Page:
if(self.a == other.a):
            return "Both are equal"
        else:
            return "Not equal"
                 
ob1 = A(2)
ob2 = A(3)
print(ob1 < ob2)
 
ob3 = A(4)
ob4 = A(4)
print(ob1 == ob2)

                    

Output:

ob1 is lessthan ob2
Not equal

Python magic methods or special functions for operator overloading

Binary Operators:

OperatorMagic Method
+__add__(self, other)
__sub__(self, other)
*__mul__(self, other)
/__truediv__(self, other)
//__floordiv__(self, other)
%__mod__(self, other)
**__pow__(self, other)
>>__rshift__(self, other)
<<__lshift__(self, other)
&__and__(self, other)
|__or__(self, other)
^__xor__(self, other)

Comparison Operators:

OperatorMagic Method
<__lt__(self, other)
>__gt__(self, other)
<=__le__(self, other)
>=__ge__(self, other)
==__eq__(self, other)
!=__ne__(self, other)

Assignment Operators:

OperatorMagic Method
-=__isub__(self, other)
+=__iadd__(self, other)
*=__imul__(self, other)
/=__idiv__(self, other)
//=__ifloordiv__(self, other)
%=__imod__(self, other)
**=__ipow__(self, other)
>>=__irshift__(self, other)
<<=__ilshift__(self, other)
&=__iand__(self, other)
|=__ior__(self, other)
^=__ixor__(self, other)

Unary Operators:

OperatorMagic Method
__neg__(self)
+__pos__(self)
~__invert__(self)

Note: It is not possible to change the number of operands of an operator. For example: If we can not overload a unary operator as a binary operator. The following code will throw a syntax error.

Python3

# Python program which attempts to
# overload ~ operator as binary operator
 
 
class A:
    def __init__(self, a):
        self.a = a
 
    # Overloading ~ operator, but with two operands
    def __invert__(self):
        return "This is the ~ operator, overloaded as binary operator."
 
 
ob1 = A(2)
 
print(~ob1)

                    

Output
This is the ~ operator, overloaded as binary operator.

operator overloading on Boolean values:
 

In Python, you can overload the Boolean operators and, or, and not by defining the __and__, __or__, and __not__ special methods in your class.

Here’s an example of how to overload the and operator for a custom class:

Python

class MyClass:
    def __init__(self, value):
        self.value = value
 
    def __and__(self, other):
        return MyClass(self.value and other.value)
 
a = MyClass(True)
b = MyClass(False)
c = a & b  # c.value is False

                    

Explanation:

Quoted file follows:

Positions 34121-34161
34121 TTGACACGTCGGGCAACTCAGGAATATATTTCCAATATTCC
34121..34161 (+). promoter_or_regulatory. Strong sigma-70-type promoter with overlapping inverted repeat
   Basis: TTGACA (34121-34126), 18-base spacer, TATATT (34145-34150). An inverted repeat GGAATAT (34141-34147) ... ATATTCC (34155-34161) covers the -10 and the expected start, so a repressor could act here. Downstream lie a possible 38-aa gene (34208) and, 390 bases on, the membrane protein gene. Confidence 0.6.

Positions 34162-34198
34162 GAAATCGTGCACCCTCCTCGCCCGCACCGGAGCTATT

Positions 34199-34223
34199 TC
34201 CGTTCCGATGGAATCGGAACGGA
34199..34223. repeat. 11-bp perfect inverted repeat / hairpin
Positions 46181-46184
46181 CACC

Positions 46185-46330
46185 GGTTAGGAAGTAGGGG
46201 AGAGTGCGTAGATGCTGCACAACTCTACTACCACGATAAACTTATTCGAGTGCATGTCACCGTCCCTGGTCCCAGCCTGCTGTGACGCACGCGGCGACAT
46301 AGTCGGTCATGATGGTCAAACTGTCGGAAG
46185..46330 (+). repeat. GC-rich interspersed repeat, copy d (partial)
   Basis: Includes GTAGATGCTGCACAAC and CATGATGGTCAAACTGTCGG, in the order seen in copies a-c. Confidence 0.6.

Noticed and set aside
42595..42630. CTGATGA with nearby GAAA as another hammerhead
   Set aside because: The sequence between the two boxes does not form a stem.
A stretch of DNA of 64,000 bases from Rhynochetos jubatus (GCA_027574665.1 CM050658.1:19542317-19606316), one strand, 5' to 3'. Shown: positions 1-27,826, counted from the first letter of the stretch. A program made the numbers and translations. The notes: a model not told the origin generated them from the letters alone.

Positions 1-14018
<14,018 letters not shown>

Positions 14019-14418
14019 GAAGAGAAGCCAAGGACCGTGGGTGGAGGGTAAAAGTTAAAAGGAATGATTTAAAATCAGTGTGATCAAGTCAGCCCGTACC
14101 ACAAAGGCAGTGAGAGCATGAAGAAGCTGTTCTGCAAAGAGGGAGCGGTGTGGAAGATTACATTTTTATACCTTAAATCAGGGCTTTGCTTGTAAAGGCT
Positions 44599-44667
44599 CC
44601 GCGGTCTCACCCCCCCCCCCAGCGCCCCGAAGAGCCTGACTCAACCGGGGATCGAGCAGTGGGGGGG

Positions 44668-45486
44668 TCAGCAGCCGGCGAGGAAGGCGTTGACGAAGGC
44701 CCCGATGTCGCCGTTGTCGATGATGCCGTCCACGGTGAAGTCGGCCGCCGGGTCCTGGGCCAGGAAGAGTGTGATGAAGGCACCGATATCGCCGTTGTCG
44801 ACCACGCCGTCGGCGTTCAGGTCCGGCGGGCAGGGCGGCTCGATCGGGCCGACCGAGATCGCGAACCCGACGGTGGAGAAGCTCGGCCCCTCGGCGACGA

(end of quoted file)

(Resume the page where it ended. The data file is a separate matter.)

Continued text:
In this example, we define a MyClass that has a single attribute value, which is a boolean. We then overload the & operator by defining the __and__ method to perform a logical and operation on the value attribute of two MyClass instances.

When we call a & b, the __and__ method is called with a as the first argument and b as the second argument. The method returns a new instance of MyClass with a value attribute that is the logical and of a.value and b.value.

Note that Python also provides built-in boolean operators that can be used with any object. For example, you can use the bool() function to convert any object to a boolean value, and the all() and any() functions to perform logical and and or operations on a sequence of boolean values. Overloading the boolean operators in a custom class can be useful to provide a more natural syntax and semantics for your class.

Advantages:

Overloading boolean operators in a custom class can provide several advantages, including:

  1. Improved readability: By overloading boolean operators, you can provide a more natural syntax and semantics for your class that makes it easier to read and understand.
  2. Consistency with built-in types: Overloading boolean operators can make your class behave more like built-in types in Python, which can make it easier to use and integrate with other code.
  3. Operator overloading: Overloading boolean operators is an example of operator overloading in Python, which can make your code more concise and expressive by allowing you to use familiar operators to perform custom operations on your objects.
  4. Custom behavior: Overloading boolean operators can allow you to define custom behavior for your class that is not available in built-in types or other classes.
  5. Enhanced functionality: By overloading boolean operators, you can add new functionality to your class that was not available before, such as the ability to perform logical and or or operations on instances of your class.

Overall, overloading boolean operators in a custom class can make your code more readable, consistent, concise, expressive, and functional. However, it’s important to use operator overloading judiciously and only when it makes sense for the semantics of your class.



Last Updated : 19 Feb, 2023